Figure 2: Oval Office

The modern-day White House complex includes the Executive Residence, West Wing, East Wing, the Eisenhower Executive Office Building—the former State Department, which now houses offices for the President's staff and the Vice President—and Blair House, a guest residence. The Executive Residence is made up of six stories—the Ground Floor, State Floor, Second Floor, and Third Floor, as well as a two-story basement. The term White House is often used as a metonym for the Executive Office of the President of the United States and for the president's administration and advisers in general, as in "The White House has decided that....". The property is a National Heritage Site owned by the National Park Service and is part of the President's Park. In 2007, it was ranked second on the American Institute of Architects list of "America's Favorite Architecture".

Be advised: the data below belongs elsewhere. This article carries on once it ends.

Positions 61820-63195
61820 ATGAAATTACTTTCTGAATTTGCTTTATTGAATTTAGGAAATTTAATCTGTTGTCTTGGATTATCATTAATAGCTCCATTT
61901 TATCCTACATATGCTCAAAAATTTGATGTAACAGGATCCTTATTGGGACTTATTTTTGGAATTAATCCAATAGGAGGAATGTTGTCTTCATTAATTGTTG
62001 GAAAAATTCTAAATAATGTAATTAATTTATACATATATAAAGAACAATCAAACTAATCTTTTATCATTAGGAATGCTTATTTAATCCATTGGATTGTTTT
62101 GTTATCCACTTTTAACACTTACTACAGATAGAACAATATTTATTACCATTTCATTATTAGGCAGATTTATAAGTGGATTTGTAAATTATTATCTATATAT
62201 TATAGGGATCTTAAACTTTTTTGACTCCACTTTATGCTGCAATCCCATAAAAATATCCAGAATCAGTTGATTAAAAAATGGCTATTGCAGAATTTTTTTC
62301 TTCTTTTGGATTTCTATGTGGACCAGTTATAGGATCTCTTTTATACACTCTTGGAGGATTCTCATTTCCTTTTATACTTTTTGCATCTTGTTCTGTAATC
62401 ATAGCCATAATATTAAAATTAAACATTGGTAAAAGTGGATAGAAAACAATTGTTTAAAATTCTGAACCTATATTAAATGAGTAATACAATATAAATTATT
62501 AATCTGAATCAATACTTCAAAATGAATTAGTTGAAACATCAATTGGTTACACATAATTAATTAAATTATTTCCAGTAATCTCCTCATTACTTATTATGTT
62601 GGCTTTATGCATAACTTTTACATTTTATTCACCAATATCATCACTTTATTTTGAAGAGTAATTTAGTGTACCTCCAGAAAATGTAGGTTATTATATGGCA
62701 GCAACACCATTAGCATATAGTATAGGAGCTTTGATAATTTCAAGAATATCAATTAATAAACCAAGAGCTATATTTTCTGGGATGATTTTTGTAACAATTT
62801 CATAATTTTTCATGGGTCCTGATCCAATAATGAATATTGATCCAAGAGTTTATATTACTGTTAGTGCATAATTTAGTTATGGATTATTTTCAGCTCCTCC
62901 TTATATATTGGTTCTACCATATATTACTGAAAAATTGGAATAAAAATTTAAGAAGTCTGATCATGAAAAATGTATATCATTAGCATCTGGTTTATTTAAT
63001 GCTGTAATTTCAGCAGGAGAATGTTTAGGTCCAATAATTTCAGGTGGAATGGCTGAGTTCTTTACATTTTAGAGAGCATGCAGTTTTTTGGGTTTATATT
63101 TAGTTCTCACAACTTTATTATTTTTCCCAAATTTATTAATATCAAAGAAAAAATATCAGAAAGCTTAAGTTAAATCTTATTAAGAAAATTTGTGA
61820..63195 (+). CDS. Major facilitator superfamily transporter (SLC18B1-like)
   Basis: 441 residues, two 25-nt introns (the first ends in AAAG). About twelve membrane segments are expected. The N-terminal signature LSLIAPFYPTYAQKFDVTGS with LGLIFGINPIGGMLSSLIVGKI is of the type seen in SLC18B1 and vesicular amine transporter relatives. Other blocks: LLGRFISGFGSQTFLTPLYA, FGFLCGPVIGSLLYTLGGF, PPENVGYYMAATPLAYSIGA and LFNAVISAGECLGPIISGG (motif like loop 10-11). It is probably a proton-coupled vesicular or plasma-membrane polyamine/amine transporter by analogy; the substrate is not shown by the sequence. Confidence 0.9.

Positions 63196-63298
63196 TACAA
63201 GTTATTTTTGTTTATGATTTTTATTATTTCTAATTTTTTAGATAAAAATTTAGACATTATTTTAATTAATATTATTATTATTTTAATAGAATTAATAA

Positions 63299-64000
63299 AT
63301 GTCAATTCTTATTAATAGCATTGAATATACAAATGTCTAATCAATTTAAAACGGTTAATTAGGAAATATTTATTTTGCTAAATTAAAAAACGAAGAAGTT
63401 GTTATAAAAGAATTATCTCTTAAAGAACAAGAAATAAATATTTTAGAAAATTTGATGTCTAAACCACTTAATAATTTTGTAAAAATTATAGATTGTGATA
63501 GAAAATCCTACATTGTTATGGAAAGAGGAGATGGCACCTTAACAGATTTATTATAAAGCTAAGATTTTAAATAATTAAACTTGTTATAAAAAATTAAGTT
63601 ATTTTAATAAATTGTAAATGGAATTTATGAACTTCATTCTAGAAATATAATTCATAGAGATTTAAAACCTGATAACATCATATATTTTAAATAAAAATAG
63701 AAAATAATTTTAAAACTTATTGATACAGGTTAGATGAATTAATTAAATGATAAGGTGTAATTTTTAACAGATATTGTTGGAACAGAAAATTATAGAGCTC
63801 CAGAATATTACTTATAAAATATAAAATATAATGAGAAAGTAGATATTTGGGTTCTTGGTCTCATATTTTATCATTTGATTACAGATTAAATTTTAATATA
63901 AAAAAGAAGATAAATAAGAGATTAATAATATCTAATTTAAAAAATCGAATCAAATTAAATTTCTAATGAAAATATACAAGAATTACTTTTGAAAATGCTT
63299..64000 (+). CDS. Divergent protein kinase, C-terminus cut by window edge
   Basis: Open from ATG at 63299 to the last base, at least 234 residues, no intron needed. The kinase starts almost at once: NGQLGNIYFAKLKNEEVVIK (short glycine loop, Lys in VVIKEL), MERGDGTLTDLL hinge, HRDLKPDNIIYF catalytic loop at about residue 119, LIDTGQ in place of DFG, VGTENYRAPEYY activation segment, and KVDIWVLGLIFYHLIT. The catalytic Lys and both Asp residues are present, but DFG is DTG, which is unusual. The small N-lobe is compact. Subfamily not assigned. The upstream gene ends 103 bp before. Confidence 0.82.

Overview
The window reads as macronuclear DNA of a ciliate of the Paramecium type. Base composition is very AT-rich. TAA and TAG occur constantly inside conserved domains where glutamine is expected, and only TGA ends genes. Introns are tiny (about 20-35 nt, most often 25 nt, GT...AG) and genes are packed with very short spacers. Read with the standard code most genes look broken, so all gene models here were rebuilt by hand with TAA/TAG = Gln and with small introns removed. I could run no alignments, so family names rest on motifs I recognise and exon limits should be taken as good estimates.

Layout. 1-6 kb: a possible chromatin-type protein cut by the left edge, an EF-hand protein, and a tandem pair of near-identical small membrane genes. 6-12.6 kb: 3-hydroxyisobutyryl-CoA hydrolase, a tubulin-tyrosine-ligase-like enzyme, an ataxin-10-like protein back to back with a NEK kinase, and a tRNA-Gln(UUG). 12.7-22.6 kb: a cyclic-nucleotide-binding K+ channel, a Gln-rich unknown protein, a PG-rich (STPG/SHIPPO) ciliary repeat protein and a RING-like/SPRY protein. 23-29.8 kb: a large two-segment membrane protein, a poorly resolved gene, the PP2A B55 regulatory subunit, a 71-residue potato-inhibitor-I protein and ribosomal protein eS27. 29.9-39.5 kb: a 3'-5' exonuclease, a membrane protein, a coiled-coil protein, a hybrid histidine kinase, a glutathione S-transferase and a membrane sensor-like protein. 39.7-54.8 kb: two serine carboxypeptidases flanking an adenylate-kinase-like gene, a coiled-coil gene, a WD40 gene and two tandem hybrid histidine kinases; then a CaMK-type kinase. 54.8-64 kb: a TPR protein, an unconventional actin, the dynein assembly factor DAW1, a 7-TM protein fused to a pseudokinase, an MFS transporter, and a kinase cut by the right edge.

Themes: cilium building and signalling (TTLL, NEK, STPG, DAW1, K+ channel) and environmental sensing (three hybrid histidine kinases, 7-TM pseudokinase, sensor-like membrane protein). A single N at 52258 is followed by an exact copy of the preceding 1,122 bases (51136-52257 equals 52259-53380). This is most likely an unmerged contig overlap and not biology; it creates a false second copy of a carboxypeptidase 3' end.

Figure 3: Floor map of White House

Figure 4: White House Area


3.0       OVAL OFFICE INTERIOR DESIGN


The Oval Office is the official office of the President of the United States. It is located in the West Wing of the White House Complex.

The room features three large south-facing windows behind the president's desk, and a fireplace at the north end. It has four doors: the east door opens to the Rose Garden; the west door leads to a private study and dining room; the northwest door opens onto the main corridor of the West Wing; and the northeast door opens to the office of the president's secretary.

Presidents generally decorate the office to suit their personal taste, choosing new furniture, new drapery, and designing their own oval-shaped carpet to take up most of the floor. Artwork is selected from the White House's own collection, or borrowed from museums for the president's term in office.